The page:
Co-founder of Duckbill Books and author of To Market! To Market and the Zain and Ana series
What makes a picture book special is the fine balance and tension between the words, the illustrations and the white spaces on the page. That’s why the designing of a picture book is as important as the text and illustrations. As a result, the picture book is a difficult thing to produce — it involves equal inputs from the writer and illustrator and often the designer — and all three elements need to come together perfectly, with just the right tension and balance.
In India, although there are many fabulous illustrators, there aren’t many writers who understand the writing of a picture book. Also the process involves such an intense and creative relationship between the writing and the illustrations, that the publisher/ creative director has to have a deep understanding of the form and of both, text and visuals, to put them together in the most effective way.
Where the Wild Things Are, by Maurice Sendak
It is a pathbreaking picture book that expresses the dangerous exhilaration of being bad in a way no other children’s book does. It changed the way people look at picture books.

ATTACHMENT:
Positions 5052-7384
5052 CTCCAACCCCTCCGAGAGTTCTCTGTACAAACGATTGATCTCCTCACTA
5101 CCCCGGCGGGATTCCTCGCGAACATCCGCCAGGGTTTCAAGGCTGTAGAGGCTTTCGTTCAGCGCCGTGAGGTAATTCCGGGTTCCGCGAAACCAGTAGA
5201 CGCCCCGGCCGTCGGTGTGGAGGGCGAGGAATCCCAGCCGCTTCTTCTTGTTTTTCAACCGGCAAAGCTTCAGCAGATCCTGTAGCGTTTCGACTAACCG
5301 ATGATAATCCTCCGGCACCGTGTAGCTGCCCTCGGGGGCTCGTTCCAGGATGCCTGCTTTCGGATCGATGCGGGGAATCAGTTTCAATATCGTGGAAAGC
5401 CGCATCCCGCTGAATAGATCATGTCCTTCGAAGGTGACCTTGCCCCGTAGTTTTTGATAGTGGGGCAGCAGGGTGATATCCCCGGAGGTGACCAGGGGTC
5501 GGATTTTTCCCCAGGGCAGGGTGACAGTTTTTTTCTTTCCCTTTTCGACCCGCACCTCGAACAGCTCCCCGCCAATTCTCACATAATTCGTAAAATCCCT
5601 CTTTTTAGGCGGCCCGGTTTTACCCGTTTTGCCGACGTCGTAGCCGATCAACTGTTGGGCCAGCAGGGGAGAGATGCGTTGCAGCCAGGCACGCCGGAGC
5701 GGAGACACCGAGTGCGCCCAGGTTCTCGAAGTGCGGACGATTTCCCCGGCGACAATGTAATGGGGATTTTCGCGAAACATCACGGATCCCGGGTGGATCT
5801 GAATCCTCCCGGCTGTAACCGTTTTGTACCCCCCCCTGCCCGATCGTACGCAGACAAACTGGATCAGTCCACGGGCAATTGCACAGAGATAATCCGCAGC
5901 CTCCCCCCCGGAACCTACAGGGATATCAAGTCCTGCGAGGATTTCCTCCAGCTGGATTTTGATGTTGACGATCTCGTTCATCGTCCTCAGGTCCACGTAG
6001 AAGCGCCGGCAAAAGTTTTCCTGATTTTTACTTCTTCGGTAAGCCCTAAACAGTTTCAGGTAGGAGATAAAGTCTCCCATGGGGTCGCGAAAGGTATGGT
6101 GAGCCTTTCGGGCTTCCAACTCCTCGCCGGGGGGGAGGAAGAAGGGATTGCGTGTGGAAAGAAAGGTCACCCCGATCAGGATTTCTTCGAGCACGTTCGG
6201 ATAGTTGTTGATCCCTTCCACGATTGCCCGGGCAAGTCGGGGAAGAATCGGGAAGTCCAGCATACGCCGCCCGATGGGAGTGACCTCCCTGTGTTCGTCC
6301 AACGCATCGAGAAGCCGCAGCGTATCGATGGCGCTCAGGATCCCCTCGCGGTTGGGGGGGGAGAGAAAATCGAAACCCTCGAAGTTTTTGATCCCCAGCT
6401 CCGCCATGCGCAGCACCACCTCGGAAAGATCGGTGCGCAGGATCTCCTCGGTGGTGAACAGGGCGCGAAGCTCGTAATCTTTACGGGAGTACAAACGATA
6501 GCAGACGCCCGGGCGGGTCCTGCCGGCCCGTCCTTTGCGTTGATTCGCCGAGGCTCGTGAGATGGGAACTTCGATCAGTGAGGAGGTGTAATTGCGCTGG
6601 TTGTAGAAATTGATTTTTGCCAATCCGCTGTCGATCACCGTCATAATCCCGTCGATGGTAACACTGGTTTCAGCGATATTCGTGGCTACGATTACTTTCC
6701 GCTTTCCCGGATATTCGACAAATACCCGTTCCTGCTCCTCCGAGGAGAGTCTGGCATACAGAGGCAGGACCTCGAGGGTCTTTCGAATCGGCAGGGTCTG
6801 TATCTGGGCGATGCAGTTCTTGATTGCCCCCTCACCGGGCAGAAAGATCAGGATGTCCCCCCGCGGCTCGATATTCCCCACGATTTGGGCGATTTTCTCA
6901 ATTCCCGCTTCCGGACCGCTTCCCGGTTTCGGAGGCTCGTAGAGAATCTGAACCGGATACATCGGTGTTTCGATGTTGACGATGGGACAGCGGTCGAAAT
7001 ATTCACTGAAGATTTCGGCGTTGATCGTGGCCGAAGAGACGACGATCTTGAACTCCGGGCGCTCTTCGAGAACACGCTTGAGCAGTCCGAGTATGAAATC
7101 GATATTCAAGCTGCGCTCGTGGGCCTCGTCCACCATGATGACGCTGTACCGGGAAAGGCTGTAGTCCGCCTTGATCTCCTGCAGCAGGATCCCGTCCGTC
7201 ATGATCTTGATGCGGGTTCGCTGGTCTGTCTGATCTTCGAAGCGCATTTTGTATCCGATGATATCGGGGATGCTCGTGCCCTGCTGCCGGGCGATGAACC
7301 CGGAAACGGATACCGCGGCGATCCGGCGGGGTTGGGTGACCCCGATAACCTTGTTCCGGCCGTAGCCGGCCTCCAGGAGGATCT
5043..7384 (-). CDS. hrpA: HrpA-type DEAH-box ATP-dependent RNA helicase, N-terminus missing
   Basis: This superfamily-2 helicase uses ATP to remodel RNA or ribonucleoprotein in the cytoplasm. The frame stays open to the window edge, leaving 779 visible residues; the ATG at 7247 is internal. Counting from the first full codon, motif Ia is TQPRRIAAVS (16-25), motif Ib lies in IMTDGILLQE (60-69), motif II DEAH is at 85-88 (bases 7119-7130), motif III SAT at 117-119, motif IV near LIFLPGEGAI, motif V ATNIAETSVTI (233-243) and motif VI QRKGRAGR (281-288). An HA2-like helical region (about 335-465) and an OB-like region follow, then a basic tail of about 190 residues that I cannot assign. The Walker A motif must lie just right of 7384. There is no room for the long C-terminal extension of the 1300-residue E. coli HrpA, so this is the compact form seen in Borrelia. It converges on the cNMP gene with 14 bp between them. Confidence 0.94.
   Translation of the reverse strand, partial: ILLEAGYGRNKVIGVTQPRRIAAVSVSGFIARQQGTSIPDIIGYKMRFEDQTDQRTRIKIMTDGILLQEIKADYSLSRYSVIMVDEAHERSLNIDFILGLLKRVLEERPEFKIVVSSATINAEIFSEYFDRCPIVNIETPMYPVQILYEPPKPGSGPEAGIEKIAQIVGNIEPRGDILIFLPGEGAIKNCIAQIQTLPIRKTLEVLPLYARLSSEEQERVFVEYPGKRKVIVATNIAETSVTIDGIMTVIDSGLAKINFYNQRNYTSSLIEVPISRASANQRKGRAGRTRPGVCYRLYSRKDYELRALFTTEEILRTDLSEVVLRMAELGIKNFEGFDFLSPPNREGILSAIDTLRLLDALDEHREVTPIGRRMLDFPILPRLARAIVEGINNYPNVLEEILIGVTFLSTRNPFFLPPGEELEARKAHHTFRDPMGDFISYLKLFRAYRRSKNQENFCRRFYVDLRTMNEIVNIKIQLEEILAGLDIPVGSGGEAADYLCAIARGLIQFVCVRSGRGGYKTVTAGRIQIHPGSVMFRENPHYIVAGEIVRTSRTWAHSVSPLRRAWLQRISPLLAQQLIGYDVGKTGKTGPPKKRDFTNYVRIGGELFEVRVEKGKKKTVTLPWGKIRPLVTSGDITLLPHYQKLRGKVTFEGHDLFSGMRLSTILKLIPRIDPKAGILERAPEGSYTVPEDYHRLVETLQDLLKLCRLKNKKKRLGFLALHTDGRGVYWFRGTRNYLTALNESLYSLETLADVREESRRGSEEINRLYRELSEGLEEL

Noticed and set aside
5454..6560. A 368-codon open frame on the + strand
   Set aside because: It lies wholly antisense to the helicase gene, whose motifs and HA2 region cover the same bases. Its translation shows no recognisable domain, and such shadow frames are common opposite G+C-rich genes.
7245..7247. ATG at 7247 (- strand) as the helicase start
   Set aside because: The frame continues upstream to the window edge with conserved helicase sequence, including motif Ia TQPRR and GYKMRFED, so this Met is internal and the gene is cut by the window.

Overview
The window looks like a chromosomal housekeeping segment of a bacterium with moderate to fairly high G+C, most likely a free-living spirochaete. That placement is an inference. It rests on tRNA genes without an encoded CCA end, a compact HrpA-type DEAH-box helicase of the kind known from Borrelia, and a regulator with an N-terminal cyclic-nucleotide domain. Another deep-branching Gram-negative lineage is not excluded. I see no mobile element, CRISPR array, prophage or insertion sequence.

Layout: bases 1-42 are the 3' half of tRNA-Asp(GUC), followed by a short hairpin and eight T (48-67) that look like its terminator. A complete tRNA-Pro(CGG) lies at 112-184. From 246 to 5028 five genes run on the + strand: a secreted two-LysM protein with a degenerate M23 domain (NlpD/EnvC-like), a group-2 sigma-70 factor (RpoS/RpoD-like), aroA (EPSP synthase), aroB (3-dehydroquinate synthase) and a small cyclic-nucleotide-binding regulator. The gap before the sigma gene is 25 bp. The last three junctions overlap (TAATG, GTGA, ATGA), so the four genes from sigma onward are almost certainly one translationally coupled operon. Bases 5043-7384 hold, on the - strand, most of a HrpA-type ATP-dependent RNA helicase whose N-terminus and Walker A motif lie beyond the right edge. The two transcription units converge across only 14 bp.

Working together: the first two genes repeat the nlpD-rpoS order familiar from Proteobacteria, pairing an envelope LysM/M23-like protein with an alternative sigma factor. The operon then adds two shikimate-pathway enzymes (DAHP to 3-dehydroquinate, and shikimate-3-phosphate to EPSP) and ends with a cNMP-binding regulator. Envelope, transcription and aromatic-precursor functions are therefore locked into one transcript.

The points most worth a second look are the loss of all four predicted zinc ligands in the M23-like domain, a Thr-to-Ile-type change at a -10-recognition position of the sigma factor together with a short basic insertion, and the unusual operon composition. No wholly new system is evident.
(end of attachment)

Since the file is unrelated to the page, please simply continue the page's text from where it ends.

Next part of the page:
Fox,by Margaret Wild
A beautiful, lyrical book about friendship and betrayal. It makes you feel breathless with fear and wonder and anticipation.
How to Catch a Star, The Incredible Book Eating Boy and Lost and Found by Oliver Jeffers
They are beautifully illustrated books, with unusual stories. He’s one of the best modern picture book creators around.
‘A picture book a day keeps the blues away!’
Publishing director, Karadi Tales Company
I collect picture books. There is something so compelling about a 24 or 32 page fully illustrated, sparsely written story that conveys more than tomes of written text. It is like seeing the world in a grain of sand. My children have outgrown them but I, on the other hand, seek them out in libraries and bookstores and sometimes hunt them down online and at used bookstores.
I am amazed at their power, their ability within those few pages to invite even an adult to read them over and over again. While you like some because they make you laugh or smile or sigh or cry, there are others that hypnotise you with their pictures, make you want to delve into that vast expanse of panoramic landscape, or simply reach out and wipe the tear off the little boy’s face or pluck the dying dandelion and breathe life into it so that the little gerbil may smile.